the claims administrator to apply retroactively to all claims
that haven't yet been paid -- will drastically reduce BP's
"If the policy is implemented as it is written, BP will have
successfully rewritten the settlement agreement to save itself
several billion dollars," Rice told me. "With this policy, they
got everything they were asking for in the beginning."
Rice and his colleagues are trying to overturn the new
claims administration policy, even though Judge Barbier has
already approved it. This week they filed a motion to amend it,
arguing that the new rules are inconsistent with the 5th
Circuit's approval of the original settlement. According to the
plaintiffs' brief, the new policy impermissibly changes the
framework of the deal, and that's not what the appeals court
told Barbier and Juneau to do when it directed them to
reconsider certain terms of the settlement last October.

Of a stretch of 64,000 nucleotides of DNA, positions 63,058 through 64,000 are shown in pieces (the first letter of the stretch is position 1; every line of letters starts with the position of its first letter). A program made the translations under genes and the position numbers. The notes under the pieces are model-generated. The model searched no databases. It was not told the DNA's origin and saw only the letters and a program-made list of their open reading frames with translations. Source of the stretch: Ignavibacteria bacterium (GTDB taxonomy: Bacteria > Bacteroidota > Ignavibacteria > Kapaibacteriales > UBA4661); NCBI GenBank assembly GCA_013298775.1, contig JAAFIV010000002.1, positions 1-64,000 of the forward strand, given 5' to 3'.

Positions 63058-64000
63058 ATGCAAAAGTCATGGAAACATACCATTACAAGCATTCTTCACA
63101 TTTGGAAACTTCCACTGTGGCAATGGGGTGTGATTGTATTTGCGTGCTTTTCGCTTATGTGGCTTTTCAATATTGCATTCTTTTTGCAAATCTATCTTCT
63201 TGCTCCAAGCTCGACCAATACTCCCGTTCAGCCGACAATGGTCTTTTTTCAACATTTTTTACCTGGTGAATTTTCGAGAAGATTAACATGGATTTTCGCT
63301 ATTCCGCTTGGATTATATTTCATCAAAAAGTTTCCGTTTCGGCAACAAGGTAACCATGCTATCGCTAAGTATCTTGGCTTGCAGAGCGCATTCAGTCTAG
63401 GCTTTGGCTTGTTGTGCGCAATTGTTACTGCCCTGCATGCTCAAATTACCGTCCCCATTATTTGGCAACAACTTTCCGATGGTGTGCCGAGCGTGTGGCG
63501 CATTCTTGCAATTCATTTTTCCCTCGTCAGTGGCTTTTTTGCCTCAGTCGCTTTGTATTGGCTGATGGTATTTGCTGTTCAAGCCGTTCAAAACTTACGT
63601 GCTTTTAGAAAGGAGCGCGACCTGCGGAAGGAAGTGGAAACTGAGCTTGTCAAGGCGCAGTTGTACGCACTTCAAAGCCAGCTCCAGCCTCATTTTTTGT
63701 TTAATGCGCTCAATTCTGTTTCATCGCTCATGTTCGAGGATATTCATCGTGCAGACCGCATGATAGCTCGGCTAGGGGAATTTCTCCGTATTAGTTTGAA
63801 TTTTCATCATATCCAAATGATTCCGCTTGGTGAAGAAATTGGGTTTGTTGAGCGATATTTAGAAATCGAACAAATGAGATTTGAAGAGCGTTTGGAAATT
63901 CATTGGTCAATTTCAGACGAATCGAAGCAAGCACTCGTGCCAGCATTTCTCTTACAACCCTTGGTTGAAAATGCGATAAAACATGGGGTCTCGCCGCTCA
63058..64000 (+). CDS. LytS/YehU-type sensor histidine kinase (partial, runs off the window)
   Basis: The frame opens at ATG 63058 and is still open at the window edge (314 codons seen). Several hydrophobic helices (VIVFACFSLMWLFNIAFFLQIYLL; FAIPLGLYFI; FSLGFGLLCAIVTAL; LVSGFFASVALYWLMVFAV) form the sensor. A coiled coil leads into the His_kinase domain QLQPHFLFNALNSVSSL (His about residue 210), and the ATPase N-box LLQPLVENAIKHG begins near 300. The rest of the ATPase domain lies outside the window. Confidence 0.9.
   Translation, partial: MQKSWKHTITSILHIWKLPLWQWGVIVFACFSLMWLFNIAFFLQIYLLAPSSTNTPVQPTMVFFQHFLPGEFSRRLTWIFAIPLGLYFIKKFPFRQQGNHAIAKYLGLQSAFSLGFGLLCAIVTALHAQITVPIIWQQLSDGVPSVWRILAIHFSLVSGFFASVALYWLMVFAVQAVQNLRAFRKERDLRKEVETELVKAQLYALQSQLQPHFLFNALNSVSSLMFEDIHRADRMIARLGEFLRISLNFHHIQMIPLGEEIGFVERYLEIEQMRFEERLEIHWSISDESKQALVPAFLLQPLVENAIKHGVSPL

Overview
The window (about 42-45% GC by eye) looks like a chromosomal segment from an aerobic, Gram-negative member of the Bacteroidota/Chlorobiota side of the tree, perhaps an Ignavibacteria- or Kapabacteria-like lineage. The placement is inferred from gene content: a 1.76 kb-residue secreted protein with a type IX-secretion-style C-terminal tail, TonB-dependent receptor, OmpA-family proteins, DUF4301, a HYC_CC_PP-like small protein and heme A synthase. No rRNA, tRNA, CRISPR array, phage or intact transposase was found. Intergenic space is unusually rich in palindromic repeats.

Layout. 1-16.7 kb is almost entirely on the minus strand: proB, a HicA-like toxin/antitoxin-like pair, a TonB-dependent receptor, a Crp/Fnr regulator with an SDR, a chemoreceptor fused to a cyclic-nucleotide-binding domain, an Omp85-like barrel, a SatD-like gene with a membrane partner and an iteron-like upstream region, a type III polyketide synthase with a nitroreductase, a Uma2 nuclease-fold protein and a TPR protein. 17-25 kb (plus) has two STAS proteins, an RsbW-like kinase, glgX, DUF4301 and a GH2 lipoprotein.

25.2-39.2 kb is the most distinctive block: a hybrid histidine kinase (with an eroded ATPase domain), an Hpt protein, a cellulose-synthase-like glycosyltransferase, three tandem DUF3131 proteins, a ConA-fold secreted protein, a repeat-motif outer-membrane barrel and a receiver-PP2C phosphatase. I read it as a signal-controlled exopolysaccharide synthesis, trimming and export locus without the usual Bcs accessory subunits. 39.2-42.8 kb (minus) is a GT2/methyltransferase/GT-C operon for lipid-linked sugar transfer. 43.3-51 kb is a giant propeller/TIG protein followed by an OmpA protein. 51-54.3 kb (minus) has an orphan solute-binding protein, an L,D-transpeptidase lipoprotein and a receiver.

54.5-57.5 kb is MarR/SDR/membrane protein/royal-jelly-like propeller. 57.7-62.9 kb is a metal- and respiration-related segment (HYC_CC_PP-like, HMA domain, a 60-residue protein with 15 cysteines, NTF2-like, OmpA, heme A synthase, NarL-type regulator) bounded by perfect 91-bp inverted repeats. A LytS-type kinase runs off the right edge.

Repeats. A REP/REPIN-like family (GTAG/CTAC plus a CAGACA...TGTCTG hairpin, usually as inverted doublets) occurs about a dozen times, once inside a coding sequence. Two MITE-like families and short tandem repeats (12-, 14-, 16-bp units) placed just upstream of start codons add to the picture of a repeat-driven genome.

'MISINTERPRETATION OF ACCOUNTING RULES'
I should say here that a BP representative declined to
comment in response to my email detailing Rice's assertions
about the impact of the new claims policies. In its New York
Times ad on Thursday, the company said that it had succeeded in
fixing "a misinterpretation of accounting rules that allowed for
the payment of fictitious or artificially inflated losses" -- an
acknowledgment of the new policy. But BP continues to insist in
the ad that it "cannot sit idly by" and permit payments to
uninjured claimants. "It's not what we agreed to do when we
signed the settlement agreement," BP said.
That is at best a debatable point, considering evidence in
the 5th Circuit record that BP understood and accepted the risk
that the settlement's low bar for causation would permit claims
by uninjured plaintiffs. As the 5th Circuit said in its final
rejection of BP's appeal, the company was willing to compromise
to buy peace.
What's amazing about its continued campaign against the
settlement is that BP has already managed to get Juneau and
Barbier to reinterpret the settlement to give BP a much better
deal than the one it originally agreed to -- and that's still
not good enough for the oil company!
You're probably wondering exactly how the new policy affects